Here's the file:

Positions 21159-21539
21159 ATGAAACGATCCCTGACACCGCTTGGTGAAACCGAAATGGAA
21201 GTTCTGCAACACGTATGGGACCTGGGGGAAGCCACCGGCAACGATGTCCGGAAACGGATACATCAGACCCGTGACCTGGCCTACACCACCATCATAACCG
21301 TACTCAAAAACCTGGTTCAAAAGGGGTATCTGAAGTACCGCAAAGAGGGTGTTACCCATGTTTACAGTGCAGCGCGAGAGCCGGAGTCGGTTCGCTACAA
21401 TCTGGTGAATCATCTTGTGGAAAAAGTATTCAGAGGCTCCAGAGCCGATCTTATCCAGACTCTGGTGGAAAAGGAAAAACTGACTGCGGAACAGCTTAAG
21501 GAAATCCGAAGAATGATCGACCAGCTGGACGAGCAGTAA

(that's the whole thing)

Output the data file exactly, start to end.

Positions 21159-21539
21159 ATGAAACGATCCCTGACACCGCTTGGTGAAACCGAAATGGAA
21201 GTTCTGCAACACGTATGGGACCTGGGGGAAGCCACCGGCAACGATGTCCGGAAACGGATACATCAGACCCGTGACCTGGCCTACACCACCATCATAACCG
21301 TACTCAAAAACCTGGTTCAAAAGGGGTATCTGAAGTACCGCAAAGAGGGTGTTACCCATGTTTACAGTGCAGCGCGAGAGCCGGAGTCGGTTCGCTACAA
21401 TCTGGTGAATCATCTTGTGGAAAAAGTATTCAGAGGCTCCAGAGCCGATCTTATCCAGACTCTGGTGGAAAAGGAAAAACTGACTGCGGAACAGCTTAAG
21501 GAAATCCGAAGAATGATCGACCAGCTGGACGAGCAGTAA